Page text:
3. Methods

The Agilent EArray online tool (https://earray.chem.agilent.com/suredesign/) was used to design an NGS panel targeting 166 genes, grouped into nine broad clinical phenotypes: autoinflammatory disease; monogenic vasculitis/vasculopathy; complement defects; monogenic lupus; haemophagocytic lymphohistiocytosis; early-onset inflammatory bowel disease; autoimmune lymphoproliferative syndromes; monogenic stroke; and hereditary amyloidosis. The targeted region includes coding exons, conserved noncoding exons, upstream promoter regions, and splice sites. Captured and indexed libraries (QXT Target Enrichment System) were sequenced as a multiplex of 16 samples on an Illumina MiSeq sequencer in paired-end mode. Read alignment, variant calling, and annotation were performed using Agilent Sure Call v3.0 software.

4. Results

VIP targeted sequencing revealed a mutation in the PTEN gene, NM_000314; c.650T>A, p.V217D, which encodes for phosphatase and tensin homolog protein, dominant mutation of which is associated with CS [14], and related entities. This was confirmed with Sanger sequencing and predicted to be damaging by 3 widely used computational tools: SIFT, PolyPhen2, and MutationTaster [1517]. No other class 4 or class 5 genetic variants were detected. Neither parent had this variant (screened with Sanger sequencing), consistent with a de novo mutation in the index case. His (now born) male sibling had normal development at age 6 months and normal head circumference and has thus not been screened for this mutation.

5. Discussion

We report a case of possible PHTS caused by heterozygous mutation in PTEN characterized by the presence of social communication difficulty, macrocephaly, recurrent URTI, and early-onset cutaneous vasculitis, using a targeted NGS panel (VIP).

Chen et al. recently described the immune dysregulation in patients with PHTS. Seventy-nine patients with pathogenic germline PTEN mutations underwent detailed immunological studies, which demonstrated the presence of T- and B-cell dysfunctions such as dysregulation, lymphopenia, increased transitional B-cell counts, and reduced CD4/CD8 ratio [18].

PTEN is an important tumor suppressor gene but also plays a role in immune maturation and function. The p.V217D PTEN mutation we identified has previously been described as causing CS [14] and accounts for the macrocephaly and autistic spectrum disorder; although recurrent severe URTI have been described anecdotally in PHTS [19], whether or not the PTEN variant directly accounts for recurrent infection in our patient remains speculative. Similarly, we also cannot conclude definitively that the reactive lymphocytic vasculitis we observed was caused by immune dysregulation associated with this PTEN mutation, although it is increasingly recognized that PTEN plays an important role in the immune system (and it was the reason we included this gene in our VIP gene panel). Indeed both immunodeficiency and autoimmunity are lesser-known features in some patients with CS and related conditions [19, 20]. Furthermore, the vasculitis resolved completely following tonsillectomy, compatible with an aberrant host immunological response to intercurrent infection. Since immunodeficiency has been described in a few cases of CS, and PTEN is an important regulator of B-, T-, and NK-cell function, we speculate that lymphocytic vasculitis was probably linked to this genetic mutation, although the exact mechanism remains uncertain. Thus this hypothesis is plausible but at the moment unconfirmed in our patient.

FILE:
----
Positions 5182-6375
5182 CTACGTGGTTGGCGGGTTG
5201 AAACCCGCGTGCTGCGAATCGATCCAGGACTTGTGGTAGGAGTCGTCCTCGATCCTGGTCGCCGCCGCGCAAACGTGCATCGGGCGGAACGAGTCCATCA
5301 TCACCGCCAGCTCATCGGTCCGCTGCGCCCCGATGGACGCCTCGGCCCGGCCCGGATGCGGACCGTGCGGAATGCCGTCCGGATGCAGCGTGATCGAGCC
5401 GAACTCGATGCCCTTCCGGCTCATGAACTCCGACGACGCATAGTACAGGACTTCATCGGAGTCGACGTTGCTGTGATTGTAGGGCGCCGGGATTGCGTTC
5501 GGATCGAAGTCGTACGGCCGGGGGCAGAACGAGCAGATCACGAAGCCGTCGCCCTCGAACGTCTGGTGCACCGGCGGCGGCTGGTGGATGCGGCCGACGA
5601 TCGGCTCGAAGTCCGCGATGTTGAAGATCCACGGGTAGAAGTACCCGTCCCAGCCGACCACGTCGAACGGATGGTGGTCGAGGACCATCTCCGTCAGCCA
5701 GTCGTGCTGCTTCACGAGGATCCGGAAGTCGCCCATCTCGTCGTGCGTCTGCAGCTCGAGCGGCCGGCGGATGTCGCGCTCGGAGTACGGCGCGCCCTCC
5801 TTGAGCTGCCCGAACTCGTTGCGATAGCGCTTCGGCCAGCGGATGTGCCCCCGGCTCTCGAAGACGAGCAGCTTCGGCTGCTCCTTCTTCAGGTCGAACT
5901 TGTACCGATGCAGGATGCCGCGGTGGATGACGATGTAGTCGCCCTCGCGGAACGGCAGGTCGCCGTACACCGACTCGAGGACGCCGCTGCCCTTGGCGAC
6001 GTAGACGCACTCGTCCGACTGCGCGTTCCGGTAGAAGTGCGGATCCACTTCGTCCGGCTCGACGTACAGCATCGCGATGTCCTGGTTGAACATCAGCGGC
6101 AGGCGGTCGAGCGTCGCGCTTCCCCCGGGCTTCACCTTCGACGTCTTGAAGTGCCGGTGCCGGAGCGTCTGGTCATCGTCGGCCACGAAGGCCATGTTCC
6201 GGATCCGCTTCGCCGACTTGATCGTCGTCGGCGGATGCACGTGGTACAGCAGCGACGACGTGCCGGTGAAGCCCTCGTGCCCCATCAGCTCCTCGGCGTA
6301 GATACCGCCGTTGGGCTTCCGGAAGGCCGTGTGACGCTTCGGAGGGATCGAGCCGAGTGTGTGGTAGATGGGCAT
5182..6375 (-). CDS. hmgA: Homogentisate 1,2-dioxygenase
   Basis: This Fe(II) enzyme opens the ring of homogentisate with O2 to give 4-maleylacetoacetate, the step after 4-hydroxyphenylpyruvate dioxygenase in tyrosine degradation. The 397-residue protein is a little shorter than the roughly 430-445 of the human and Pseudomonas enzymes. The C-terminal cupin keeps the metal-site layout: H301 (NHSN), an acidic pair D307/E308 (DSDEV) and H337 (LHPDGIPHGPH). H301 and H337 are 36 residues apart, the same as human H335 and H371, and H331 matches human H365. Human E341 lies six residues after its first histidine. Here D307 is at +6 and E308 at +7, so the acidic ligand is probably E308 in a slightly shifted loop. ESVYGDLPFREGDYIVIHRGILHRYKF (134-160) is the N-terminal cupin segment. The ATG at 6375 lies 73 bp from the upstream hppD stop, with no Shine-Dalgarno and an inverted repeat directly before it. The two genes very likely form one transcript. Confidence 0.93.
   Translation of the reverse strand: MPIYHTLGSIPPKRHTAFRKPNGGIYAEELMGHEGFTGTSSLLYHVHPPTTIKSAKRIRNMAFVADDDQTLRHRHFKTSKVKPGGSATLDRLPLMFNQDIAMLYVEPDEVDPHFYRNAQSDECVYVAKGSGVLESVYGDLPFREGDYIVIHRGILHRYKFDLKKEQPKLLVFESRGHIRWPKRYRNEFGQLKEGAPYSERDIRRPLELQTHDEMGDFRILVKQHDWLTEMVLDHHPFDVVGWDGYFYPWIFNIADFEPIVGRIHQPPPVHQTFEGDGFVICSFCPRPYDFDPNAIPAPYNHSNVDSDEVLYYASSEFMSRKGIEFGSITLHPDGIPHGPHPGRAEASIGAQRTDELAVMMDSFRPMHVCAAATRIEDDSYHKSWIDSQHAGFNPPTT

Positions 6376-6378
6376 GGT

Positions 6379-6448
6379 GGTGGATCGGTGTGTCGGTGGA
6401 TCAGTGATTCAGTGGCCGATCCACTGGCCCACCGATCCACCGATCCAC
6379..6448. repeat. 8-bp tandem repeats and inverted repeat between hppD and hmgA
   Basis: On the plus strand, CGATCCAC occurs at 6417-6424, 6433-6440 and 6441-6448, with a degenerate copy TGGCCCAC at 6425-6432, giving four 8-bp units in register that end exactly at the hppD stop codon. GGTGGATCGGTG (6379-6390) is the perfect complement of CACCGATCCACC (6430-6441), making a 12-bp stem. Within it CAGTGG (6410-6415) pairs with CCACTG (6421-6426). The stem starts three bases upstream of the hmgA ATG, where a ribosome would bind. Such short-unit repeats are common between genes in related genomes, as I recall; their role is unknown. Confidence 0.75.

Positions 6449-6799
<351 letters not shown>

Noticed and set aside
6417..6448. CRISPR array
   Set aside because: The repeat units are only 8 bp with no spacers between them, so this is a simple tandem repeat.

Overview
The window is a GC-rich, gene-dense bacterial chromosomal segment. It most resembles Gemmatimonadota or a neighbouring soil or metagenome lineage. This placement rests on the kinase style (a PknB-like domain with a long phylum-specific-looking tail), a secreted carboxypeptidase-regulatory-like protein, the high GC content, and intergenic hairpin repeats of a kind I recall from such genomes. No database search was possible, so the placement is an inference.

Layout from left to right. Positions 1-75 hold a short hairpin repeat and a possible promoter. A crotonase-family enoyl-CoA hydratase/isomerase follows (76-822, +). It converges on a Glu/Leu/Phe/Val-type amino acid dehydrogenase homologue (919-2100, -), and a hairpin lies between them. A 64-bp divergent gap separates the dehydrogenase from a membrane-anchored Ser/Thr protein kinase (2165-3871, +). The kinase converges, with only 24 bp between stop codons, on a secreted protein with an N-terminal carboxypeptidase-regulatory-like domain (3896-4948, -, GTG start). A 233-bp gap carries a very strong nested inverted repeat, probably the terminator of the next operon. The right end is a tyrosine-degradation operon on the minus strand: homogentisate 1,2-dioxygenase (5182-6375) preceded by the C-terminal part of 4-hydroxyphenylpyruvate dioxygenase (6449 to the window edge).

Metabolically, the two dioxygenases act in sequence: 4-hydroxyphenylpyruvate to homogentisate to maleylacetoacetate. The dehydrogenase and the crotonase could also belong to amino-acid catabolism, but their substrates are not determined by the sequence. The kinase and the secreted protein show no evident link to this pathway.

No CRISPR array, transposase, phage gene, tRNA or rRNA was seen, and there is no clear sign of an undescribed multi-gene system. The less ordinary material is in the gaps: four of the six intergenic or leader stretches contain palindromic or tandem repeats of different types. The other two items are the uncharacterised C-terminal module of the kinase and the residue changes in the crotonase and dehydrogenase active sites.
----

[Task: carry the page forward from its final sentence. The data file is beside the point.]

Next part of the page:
Browning et al. described two cases of CS with recurrent URTI and B- and T-cell dysregulation [19]. The first case was a five-year-old boy with macrocephaly and mild developmental delay associated with heterozygous mutation (c.203A>G, p.Y68C) of PTEN. Immunological investigations showed pan-hypogammaglobulinemia, including absence of antibodies to HIB despite vaccination, although he was able to mount a short-lived protective antibody response to unconjugated pneumococcal vaccine. Peripheral blood lymphocyte immune-phenotyping revealed increased numbers of T-, polyclonal-B-, NK-, CD5 and CD10 B-cells. Western blot analysis in peripheral blood T-cells demonstrated a low PTEN level and increased Akt and S6 phosphorylation following stimulation with anti-CD3 or anti-CD28. After activation, the patient’s T-cells had a higher levels of PIP3 [19]. The second case was a ten-year-old boy with heterozygous nonsense mutation (c.87T>A) in PTEN which encodes a STOP codon in place of a tyrosine at amino acid position 29 in the PTEN protein, with macrocephaly and recurrent URTI. Lymphocyte immune-phenotype profile showed mild CD4 and CD8 lymphopenia but normal levels of B- and NK-cells [19].